This morning’s first session was dedicated to Using the Web of Data, or, as Alan Dix put it: “In the end, it’s not about data – it’s about use!” Alan and Richard Cyganiak were the keynoters for this session.
To start with, Alan pointed to the two sides of achieving the web of data: Firstly generating the web of data (a billion triples, as mighty as this may sound, is actually tiny, says Alan) and then, secondly, accessing the web of data.
With regard to generating the Web of Data, Alan distinguished between top down and bottom up approaches, counting to the former the creation of the web of data from legacy sources (i.e. where you take existing data and semantically lift them, e.g. from structured data) or web scraping such as DBpedia‘s extraction of data from Wikipedia.
N.B.: This notion of ‘top-down’ does not imply a hierarchical relationship, but rather means that there is already a plan for what is going to be put on the web of data (e.g. ‘all semi-structured information on Wikipedia’ or ‘dataset XY from project Z’). The bottom-up idea here implies that data is added as the result of an action, or interaction, as the user/s go, e.g. relationships are created as the user expands his or her social network. For instance on Amazon, user interaction is used to generate semantics: People do not tell Amazon what they like, they simply buy it.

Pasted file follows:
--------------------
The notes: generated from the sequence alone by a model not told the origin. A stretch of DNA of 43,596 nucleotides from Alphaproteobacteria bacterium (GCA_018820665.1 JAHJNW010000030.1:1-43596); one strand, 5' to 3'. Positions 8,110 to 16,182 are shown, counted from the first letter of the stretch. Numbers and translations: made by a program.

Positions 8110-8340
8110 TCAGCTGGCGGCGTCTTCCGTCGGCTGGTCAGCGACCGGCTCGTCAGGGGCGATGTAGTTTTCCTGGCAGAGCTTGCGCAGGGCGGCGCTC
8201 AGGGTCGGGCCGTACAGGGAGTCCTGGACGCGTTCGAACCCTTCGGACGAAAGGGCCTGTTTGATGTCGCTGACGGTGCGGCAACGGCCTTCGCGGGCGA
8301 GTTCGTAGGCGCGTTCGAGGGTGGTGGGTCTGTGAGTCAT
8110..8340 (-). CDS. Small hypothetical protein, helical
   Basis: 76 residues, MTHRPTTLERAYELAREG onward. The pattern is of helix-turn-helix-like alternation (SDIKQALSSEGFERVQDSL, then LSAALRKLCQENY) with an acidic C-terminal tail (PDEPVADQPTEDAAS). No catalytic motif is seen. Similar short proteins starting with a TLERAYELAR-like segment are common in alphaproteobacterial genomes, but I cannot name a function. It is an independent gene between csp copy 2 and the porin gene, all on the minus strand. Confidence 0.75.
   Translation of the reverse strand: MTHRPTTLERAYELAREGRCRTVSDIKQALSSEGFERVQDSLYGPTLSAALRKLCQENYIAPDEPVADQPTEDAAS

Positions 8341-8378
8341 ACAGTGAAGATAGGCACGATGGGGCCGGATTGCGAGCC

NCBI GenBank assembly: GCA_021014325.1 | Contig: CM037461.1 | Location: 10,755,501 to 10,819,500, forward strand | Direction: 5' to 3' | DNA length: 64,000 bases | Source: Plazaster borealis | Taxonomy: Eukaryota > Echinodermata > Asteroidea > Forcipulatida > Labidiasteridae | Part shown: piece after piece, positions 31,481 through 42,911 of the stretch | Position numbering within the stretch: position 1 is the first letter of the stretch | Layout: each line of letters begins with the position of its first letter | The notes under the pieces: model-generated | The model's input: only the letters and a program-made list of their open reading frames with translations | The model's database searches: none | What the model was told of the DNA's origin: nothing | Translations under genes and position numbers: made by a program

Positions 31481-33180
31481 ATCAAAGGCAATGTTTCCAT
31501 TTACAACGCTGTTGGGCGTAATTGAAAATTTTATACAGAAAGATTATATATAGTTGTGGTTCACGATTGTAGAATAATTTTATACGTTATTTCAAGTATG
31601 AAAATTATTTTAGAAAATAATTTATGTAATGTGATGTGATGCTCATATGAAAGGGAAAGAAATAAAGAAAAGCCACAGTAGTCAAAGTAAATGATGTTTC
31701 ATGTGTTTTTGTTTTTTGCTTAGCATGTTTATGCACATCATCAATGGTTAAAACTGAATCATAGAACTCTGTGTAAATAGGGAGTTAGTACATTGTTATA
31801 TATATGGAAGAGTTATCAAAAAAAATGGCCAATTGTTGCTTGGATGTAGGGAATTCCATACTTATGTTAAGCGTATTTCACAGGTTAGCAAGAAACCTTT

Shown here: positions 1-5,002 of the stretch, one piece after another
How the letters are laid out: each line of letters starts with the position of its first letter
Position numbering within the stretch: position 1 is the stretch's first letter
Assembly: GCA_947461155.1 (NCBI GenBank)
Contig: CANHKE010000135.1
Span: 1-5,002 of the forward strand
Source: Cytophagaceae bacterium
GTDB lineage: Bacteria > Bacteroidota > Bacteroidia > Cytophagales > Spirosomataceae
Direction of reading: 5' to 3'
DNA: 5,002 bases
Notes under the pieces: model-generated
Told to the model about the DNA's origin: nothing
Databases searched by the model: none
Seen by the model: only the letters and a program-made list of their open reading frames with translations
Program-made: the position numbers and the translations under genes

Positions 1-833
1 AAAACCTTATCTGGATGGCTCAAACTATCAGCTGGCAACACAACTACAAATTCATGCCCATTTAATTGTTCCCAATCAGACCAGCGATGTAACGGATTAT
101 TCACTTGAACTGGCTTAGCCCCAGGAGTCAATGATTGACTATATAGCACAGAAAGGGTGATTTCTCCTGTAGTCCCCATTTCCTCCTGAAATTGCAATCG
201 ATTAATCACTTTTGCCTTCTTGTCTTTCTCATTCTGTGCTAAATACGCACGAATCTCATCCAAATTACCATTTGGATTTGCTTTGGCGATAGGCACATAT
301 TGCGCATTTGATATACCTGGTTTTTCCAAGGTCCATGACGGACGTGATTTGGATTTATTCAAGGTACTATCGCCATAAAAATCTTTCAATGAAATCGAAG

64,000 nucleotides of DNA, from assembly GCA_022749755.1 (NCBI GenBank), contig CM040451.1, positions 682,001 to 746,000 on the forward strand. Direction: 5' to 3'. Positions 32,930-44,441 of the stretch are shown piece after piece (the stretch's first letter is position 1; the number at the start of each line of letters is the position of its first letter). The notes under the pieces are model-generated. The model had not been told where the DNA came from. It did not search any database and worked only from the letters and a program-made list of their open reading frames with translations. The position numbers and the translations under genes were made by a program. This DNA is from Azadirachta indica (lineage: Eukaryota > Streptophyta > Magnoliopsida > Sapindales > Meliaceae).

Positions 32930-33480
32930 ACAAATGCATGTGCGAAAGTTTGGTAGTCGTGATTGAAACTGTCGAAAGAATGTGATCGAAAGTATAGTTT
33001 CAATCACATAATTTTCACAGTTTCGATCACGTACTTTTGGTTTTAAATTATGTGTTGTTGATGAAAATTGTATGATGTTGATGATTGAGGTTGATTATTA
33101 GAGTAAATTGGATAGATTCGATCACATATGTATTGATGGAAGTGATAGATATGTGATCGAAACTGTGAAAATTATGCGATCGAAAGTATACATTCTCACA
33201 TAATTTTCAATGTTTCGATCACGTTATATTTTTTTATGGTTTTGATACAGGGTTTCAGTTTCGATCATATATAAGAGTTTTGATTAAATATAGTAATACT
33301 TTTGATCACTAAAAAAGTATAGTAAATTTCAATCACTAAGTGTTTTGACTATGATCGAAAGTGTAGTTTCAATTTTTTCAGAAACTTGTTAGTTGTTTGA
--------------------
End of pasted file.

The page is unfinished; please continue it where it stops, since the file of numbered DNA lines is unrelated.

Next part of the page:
Having relationships of course does not imply yet that these relationships are part of the Semantic Web. Or, as Alan put it, “why should I be RDFizing my online presence if none of my friends are?”
Please take a look at the PDF of the Alan’s slides (2,4 MB) – what I cannot reproduce here is a chart he developed, which was very useful for describing current scenarios on the web and which posed a twofold question:
Does a website/platform have the web of data implemented? YES/NO
Is the web of data on ta website/platform apparent to the user? YES/NO
The possible combinations (YES/YES, YES/NO, NO/YES, NO/NO) provide a good heuristic tool for describing what is currently available, with and without the Semantic Web. Take, for instance, the shiny interface of Talis’ Project Cenote: Cenote’s vision is to “make library data visible in many contexts, inside and outside of the library, making the data much more accessible and visible to a wider audience – benefiting current and potential users of library services wherever they are.” On Cenote, the user doesn’t see that it’s got the Web of Dat in it – it is actually implemented, but not in a way that is apparent to the user.
On the other end of the spectrum, you have a platform like Facebook: Alan referred to Facebook as “the user’s own web of data”, i.e. web of relationships: The user is aware of these relationships (they actually shape his interaction and communication with the site), and the (numerous!) apps on Facebook continually add relationships, but, regrettably, insulated from one another and not using RDF (and don’t you try to take data out of Facebook!).